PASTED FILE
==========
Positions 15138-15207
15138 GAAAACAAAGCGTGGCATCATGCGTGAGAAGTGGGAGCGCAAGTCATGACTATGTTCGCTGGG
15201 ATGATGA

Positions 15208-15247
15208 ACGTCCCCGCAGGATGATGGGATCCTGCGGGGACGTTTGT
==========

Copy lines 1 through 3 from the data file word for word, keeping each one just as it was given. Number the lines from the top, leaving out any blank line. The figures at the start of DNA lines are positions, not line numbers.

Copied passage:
Positions 15138-15207
15138 GAAAACAAAGCGTGGCATCATGCGTGAGAAGTGGGAGCGCAAGTCATGACTATGTTCGCTGGG
15201 ATGATGA